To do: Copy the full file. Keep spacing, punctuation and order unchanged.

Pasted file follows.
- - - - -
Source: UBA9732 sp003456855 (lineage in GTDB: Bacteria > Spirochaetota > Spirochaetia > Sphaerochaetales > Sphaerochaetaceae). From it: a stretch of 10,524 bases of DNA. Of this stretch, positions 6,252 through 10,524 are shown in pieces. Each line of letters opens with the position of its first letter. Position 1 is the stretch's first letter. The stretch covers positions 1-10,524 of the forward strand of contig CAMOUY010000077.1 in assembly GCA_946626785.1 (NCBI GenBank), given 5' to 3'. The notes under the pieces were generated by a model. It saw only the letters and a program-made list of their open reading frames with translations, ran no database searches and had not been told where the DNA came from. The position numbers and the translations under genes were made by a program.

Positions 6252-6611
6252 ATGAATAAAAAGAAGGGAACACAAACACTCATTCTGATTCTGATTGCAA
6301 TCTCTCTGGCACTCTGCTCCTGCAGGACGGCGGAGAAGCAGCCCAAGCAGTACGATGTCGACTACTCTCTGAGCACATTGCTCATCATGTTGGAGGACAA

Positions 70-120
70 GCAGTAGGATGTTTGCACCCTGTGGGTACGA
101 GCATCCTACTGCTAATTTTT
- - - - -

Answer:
Source: UBA9732 sp003456855 (lineage in GTDB: Bacteria > Spirochaetota > Spirochaetia > Sphaerochaetales > Sphaerochaetaceae). From it: a stretch of 10,524 bases of DNA. Of this stretch, positions 6,252 through 10,524 are shown in pieces. Each line of letters opens with the position of its first letter. Position 1 is the stretch's first letter. The stretch covers positions 1-10,524 of the forward strand of contig CAMOUY010000077.1 in assembly GCA_946626785.1 (NCBI GenBank), given 5' to 3'. The notes under the pieces were generated by a model. It saw only the letters and a program-made list of their open reading frames with translations, ran no database searches and had not been told where the DNA came from. The position numbers and the translations under genes were made by a program.

Positions 6252-6611
6252 ATGAATAAAAAGAAGGGAACACAAACACTCATTCTGATTCTGATTGCAA
6301 TCTCTCTGGCACTCTGCTCCTGCAGGACGGCGGAGAAGCAGCCCAAGCAGTACGATGTCGACTACTCTCTGAGCACATTGCTCATCATGTTGGAGGACAA

Positions 70-120
70 GCAGTAGGATGTTTGCACCCTGTGGGTACGA
101 GCATCCTACTGCTAATTTTT